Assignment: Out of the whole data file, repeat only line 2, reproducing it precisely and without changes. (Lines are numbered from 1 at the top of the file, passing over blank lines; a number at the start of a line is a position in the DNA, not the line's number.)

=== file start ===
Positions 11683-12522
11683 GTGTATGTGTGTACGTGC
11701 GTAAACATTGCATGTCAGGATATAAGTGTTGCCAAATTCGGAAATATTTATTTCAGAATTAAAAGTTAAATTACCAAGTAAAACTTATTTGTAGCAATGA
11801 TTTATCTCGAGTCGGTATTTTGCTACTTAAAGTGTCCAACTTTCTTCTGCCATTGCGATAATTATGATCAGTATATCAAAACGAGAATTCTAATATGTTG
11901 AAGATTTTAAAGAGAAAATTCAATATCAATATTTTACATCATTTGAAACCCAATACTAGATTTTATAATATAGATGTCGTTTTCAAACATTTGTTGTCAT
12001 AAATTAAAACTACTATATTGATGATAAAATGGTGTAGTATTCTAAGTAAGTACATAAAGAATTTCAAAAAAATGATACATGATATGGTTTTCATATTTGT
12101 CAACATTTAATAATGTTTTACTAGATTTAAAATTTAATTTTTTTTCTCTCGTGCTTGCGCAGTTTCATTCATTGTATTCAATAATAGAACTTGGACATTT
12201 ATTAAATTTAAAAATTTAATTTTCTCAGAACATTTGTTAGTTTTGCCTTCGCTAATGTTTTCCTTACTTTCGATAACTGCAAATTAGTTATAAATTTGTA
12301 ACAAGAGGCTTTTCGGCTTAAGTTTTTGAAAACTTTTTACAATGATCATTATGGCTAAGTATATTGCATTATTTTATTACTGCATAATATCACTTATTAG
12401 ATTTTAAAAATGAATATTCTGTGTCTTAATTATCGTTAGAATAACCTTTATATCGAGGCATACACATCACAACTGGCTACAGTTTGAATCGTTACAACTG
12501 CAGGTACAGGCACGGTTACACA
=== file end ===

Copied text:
11683 GTGTATGTGTGTACGTGC